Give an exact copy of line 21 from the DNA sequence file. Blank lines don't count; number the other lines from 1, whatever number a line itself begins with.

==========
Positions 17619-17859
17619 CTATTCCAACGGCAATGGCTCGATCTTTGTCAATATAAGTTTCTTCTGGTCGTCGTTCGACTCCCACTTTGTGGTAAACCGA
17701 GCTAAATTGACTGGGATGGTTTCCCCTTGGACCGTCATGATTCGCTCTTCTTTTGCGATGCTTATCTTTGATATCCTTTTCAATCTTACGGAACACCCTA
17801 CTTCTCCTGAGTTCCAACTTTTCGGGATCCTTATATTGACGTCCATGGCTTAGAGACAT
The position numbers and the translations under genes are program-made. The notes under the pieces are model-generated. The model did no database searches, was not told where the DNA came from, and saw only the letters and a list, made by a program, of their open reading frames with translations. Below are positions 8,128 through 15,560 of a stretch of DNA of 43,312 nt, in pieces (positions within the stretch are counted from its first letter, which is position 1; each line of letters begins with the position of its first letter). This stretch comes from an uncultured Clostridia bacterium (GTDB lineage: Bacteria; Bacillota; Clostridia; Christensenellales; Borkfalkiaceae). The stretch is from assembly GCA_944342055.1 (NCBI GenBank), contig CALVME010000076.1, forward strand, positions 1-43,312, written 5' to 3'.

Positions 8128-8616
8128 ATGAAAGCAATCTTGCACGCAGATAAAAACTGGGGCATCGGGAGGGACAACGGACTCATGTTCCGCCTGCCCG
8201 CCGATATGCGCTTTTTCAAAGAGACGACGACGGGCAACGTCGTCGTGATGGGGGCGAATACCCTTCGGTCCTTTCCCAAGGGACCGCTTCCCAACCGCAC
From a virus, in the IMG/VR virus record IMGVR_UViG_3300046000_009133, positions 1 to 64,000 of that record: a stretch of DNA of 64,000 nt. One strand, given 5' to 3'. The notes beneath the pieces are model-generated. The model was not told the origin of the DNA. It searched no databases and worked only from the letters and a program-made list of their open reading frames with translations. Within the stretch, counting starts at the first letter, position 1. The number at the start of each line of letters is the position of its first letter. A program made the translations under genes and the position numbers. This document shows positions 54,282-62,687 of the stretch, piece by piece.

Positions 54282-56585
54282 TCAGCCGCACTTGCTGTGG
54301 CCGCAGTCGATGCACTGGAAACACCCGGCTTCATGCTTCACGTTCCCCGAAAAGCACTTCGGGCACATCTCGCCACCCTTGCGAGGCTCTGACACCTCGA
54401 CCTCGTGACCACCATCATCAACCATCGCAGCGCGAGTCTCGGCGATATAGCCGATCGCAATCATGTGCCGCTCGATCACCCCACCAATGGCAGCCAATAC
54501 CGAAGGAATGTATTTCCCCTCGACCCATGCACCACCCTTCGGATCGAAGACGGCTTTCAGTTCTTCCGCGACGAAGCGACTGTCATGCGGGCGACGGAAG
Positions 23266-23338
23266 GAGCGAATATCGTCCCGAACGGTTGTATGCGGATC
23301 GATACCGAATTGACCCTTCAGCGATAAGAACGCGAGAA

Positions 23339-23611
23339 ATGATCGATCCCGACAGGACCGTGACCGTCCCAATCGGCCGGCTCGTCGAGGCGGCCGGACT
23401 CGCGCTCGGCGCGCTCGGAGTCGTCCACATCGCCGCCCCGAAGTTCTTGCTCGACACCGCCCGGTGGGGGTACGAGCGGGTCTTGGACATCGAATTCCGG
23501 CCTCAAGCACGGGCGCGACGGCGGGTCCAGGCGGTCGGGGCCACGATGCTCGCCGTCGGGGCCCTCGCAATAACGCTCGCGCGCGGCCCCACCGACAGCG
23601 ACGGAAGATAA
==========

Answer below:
23501 CCTCAAGCACGGGCGCGACGGCGGGTCCAGGCGGTCGGGGCCACGATGCTCGCCGTCGGGGCCCTCGCAATAACGCTCGCGCGCGGCCCCACCGACAGCG